Scientific American: UC biologist explains jumping spider vision

Biologist Nathan Morehouse launched a new interdisciplinary lab dedicated to senses

Scientific American talked to University of Cincinnati biologist Nathan Morehouse about the surprisingly complex vision of jumping spiders.

Morehouse and other scientists are trying to better understand how spiders perceive the world. Most spiders have eight eyes.

“Understanding how their eyes work together may inform future technologies, and offer a glimpse into a very different being’s perception,” Scientific American wrote.

The magazine reported on a study by Massimo de Agró at the University of Regensburg in Germany that found a spider's lateral eyes often determine where the spider goes. Researchers found that the lateral eyes not only pick up movement but enough detail to help the spider navigate.

“The results are indicative of cognitive processes that are sifting the world into categories of what is interesting — what is worth turning toward and investigating further, and what is not — what can be dismissed or ignored or kept in the corner of one's eye,” Morehouse told Scientific American. “These are really questions about alien minds.”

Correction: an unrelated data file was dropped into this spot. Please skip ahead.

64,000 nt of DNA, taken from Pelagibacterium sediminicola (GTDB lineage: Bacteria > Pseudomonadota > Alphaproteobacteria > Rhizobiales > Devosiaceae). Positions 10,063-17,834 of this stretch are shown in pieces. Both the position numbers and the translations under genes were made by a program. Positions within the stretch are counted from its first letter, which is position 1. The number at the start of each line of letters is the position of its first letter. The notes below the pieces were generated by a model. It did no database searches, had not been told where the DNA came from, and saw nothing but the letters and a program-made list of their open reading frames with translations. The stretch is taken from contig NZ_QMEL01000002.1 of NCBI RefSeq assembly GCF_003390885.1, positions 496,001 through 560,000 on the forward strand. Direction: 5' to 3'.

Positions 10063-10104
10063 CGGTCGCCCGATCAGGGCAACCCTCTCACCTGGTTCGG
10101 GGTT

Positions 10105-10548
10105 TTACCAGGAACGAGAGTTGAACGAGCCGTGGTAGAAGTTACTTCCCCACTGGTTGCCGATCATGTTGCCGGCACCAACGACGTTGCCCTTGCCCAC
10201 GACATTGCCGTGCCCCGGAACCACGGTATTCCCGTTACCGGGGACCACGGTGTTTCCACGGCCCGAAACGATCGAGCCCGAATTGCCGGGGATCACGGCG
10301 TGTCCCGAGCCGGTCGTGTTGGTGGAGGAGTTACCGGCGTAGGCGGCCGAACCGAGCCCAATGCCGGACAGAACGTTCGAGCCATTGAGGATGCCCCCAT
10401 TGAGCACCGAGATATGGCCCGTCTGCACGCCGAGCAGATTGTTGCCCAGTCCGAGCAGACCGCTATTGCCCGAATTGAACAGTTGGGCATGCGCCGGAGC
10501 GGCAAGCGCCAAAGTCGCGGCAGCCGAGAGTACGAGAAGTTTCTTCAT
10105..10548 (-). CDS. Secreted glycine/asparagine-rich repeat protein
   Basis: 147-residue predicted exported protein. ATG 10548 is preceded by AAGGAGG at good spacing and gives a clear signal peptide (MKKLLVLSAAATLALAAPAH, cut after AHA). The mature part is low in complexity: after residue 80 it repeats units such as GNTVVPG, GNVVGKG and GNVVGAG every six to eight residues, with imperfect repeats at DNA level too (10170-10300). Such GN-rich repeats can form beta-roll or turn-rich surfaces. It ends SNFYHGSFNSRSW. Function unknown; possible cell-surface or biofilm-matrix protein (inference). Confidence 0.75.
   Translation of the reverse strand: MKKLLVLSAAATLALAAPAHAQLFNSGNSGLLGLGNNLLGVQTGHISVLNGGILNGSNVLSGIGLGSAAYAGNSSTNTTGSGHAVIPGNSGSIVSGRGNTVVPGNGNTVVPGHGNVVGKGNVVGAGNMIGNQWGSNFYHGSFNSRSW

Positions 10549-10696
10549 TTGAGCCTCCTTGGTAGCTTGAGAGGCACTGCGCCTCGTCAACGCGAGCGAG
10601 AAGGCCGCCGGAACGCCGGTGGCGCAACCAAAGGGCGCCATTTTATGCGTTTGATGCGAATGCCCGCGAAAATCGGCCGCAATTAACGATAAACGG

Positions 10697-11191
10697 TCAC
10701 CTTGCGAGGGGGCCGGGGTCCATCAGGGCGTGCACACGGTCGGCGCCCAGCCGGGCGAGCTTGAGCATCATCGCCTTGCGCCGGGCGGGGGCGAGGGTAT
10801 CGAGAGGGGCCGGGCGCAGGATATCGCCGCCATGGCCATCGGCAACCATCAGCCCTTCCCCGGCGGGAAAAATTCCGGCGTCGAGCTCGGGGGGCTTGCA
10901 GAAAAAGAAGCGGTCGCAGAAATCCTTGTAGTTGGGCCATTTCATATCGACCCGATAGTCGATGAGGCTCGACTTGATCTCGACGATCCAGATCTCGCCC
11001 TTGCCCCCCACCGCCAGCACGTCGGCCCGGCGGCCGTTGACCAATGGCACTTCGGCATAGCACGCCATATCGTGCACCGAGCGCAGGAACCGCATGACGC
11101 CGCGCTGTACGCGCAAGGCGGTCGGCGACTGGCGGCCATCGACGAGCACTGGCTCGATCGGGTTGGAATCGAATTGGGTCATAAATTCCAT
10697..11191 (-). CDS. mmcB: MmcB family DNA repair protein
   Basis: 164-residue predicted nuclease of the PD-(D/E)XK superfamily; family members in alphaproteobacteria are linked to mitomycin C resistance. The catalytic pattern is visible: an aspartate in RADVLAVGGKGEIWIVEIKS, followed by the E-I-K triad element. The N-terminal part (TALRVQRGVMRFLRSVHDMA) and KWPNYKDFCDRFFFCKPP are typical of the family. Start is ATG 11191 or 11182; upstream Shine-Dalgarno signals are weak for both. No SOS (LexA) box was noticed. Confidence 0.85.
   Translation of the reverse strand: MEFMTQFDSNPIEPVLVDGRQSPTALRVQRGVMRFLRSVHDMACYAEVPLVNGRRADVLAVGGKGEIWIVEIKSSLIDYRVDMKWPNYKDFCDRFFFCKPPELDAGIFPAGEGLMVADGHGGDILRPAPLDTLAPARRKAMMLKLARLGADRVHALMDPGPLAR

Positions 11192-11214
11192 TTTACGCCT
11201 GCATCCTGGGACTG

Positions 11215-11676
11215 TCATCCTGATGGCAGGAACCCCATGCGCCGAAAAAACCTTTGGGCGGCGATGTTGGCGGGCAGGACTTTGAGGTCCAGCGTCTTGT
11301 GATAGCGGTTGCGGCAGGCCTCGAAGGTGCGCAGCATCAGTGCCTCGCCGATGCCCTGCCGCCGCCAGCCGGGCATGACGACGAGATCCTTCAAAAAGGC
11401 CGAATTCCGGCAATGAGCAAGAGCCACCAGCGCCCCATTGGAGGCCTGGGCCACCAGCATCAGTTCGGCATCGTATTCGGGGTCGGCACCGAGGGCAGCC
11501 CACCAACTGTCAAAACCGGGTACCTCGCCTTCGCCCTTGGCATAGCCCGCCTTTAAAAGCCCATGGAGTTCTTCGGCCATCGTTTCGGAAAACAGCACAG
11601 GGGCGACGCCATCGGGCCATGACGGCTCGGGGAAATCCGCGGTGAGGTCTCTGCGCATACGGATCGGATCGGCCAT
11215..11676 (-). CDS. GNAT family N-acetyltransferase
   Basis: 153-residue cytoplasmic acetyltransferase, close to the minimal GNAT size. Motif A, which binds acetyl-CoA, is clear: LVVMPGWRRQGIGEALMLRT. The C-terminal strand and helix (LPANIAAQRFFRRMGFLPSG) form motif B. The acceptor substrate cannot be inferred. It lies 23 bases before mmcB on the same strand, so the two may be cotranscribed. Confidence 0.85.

While Morehouse was not part was not part of the study, he has conducted research on jumping spiders around the world.

Morehouse recently launched the UC Institute for Research in Sensing, an interdisciplinary lab with participants from both STEM and non-STEM fields.

Read the Scientific American article.

Featured image at top: A jumping spider. Photo/Joseph Fuqua II/UC Creative + Brand

Nathan Morehouse,  National Science Foundation grant to study spider vision around the world. 711H Rieveschl

UC associate professor Nathan Morehouse spoke to Scientific American about the vision of jumping spiders. Photo/Jay Yocis/UC Creative + Brand

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